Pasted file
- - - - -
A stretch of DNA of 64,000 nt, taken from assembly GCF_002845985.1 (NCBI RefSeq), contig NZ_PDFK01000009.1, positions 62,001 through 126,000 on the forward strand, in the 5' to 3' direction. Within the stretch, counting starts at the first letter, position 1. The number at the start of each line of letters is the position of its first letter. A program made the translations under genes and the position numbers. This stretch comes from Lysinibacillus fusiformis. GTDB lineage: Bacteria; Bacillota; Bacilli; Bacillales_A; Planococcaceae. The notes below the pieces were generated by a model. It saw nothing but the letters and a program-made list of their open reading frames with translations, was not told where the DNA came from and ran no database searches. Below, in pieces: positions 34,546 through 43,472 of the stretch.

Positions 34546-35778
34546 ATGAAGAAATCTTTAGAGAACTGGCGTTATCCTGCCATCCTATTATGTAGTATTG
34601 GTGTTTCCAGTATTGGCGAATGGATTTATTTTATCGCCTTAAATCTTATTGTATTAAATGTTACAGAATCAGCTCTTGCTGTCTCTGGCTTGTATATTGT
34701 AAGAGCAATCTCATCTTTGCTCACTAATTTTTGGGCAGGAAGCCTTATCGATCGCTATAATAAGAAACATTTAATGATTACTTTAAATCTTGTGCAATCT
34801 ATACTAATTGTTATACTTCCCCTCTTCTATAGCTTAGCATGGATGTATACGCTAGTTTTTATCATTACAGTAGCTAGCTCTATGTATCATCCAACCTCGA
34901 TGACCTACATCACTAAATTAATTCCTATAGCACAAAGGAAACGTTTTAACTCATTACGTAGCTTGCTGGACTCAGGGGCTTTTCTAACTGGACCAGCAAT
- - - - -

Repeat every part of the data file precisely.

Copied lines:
A stretch of DNA of 64,000 nt, taken from assembly GCF_002845985.1 (NCBI RefSeq), contig NZ_PDFK01000009.1, positions 62,001 through 126,000 on the forward strand, in the 5' to 3' direction. Within the stretch, counting starts at the first letter, position 1. The number at the start of each line of letters is the position of its first letter. A program made the translations under genes and the position numbers. This stretch comes from Lysinibacillus fusiformis. GTDB lineage: Bacteria; Bacillota; Bacilli; Bacillales_A; Planococcaceae. The notes below the pieces were generated by a model. It saw nothing but the letters and a program-made list of their open reading frames with translations, was not told where the DNA came from and ran no database searches. Below, in pieces: positions 34,546 through 43,472 of the stretch.

Positions 34546-35778
34546 ATGAAGAAATCTTTAGAGAACTGGCGTTATCCTGCCATCCTATTATGTAGTATTG
34601 GTGTTTCCAGTATTGGCGAATGGATTTATTTTATCGCCTTAAATCTTATTGTATTAAATGTTACAGAATCAGCTCTTGCTGTCTCTGGCTTGTATATTGT
34701 AAGAGCAATCTCATCTTTGCTCACTAATTTTTGGGCAGGAAGCCTTATCGATCGCTATAATAAGAAACATTTAATGATTACTTTAAATCTTGTGCAATCT
34801 ATACTAATTGTTATACTTCCCCTCTTCTATAGCTTAGCATGGATGTATACGCTAGTTTTTATCATTACAGTAGCTAGCTCTATGTATCATCCAACCTCGA
34901 TGACCTACATCACTAAATTAATTCCTATAGCACAAAGGAAACGTTTTAACTCATTACGTAGCTTGCTGGACTCAGGGGCTTTTCTAACTGGACCAGCAAT